I’m certainly no expert, but I have played the Titan Quest demo so I suppose that qualifies me to toss in my two bits.
In a general sense, I think that TItan Quest didn’t get the nominations because the demo, while technically well done, and certainly fun to play, wasn’t flashy. I mean, Hellgate:London has Cabalists sucking psychic energy and causing demons to explode; the WoW expansion has a built-in 5 million fanboy base who can’t wait to make Blood Elves and tell them to /dance; FF XII has … well, plenty of people who live from FF to FF release - Titan Quest has you whacking a pig with a rusty copper dagger (I’m assuming people at E3 played essentially the demo for Titan Quest). So in a sense, I think you hurt your own cause by having a demo which was representative (as opposed to something over the top or something with tons of superfluous spell effects).
Also, if I had to mentally lump TQ into a bin it would of course be the “Diablo Action RPG” camp. The good part about lumping a game there is it’s a popular genre, and you don’t have to spend much time explaining what you’re about. The bad part is that, well, I don’t think the gameplay is gonna surprise anyone. Hold down the Alt key to see loot… shift key attacks without moving… red bar… blue bar… yeah, it’s all here. The fact that so much of TQ appears to be a known commodity works against you getting in any “best of lists” in the same way that technically well done (but conventional) movies tend to not make the best of lists for movie critics (ok, so you can say “why does Hellgate:London make it then, since they’re the same genre?” to which I say: partially because they’re still a ways out, and so people will make allowances for imperfections they see - plus being furher out, that allows for a bit of handwaving by whoever’s manning the booths. And in addition, the setting in HGL is more ‘edgy’ than TQ’s which I think wins them some brownie points).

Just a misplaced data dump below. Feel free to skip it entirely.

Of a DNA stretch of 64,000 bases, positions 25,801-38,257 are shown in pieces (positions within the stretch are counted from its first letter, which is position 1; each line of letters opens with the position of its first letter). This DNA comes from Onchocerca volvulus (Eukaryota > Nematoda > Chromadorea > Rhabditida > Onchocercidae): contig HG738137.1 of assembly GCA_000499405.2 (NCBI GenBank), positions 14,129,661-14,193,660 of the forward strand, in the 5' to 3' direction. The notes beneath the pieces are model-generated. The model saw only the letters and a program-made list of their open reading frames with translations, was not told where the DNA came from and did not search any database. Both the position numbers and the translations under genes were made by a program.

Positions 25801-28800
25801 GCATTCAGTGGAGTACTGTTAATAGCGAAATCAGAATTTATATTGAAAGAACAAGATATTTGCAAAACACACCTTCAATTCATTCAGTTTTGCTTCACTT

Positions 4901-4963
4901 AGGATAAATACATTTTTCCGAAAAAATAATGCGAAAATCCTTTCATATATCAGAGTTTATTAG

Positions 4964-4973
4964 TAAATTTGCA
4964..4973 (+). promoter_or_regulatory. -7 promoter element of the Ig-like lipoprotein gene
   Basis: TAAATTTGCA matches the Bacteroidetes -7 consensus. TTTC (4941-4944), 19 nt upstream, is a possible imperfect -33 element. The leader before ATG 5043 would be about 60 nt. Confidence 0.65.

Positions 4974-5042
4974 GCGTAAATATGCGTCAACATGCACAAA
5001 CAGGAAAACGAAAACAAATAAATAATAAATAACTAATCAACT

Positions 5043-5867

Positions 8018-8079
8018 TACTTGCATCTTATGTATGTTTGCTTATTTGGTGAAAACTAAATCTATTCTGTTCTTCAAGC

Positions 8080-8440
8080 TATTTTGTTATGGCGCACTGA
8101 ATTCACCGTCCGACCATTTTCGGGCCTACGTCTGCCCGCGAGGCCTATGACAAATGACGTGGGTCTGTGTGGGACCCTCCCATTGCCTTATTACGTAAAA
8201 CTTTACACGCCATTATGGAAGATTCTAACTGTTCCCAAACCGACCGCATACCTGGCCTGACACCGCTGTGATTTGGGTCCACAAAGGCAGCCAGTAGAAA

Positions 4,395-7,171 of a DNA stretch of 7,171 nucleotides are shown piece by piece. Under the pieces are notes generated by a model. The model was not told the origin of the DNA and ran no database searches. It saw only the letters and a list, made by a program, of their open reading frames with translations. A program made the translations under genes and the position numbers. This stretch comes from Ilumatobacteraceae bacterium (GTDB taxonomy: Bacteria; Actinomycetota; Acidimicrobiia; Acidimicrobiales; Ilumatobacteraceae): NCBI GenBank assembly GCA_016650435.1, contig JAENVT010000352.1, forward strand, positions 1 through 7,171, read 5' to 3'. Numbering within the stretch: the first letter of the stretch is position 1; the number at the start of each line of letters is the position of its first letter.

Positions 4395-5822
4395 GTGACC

As for wowing the public (no pun intended) with the product: were you able to show some of the more unique aspects of the game? For instance, were people able to fight some of the Annubi in Egypt (like the movies on the website show)? Did you show off the China setting? Did people have the ability to use the level editor? To me, those are the elements of TQ that could make it shine.
All that said, I think (and hope) Titan Quest is going to sell well. I’m certainly getting a copy, and I have a number of friends who are also. The demo was a great deal of fun and did a good job of showing off the game mechanics and graphics. So while it might not have been the best kind of presentation to get on those “Best of” lists, I think it does a good job of selling the product.
I guess if you boiled it down, Titan Quest seems like the girl next door. When you’re sowing your wild oats, you ignore her and go out with that sleazy chick down the street, but when it comes time to settle down, the girl next door, who seemed really boring a year ago, starts to really appeal. So while people are gonna date all those other programs, I think they’ll be taking Titan Quest home to mom.
Ok, gotta stop, my metaphor-o-tron just broke.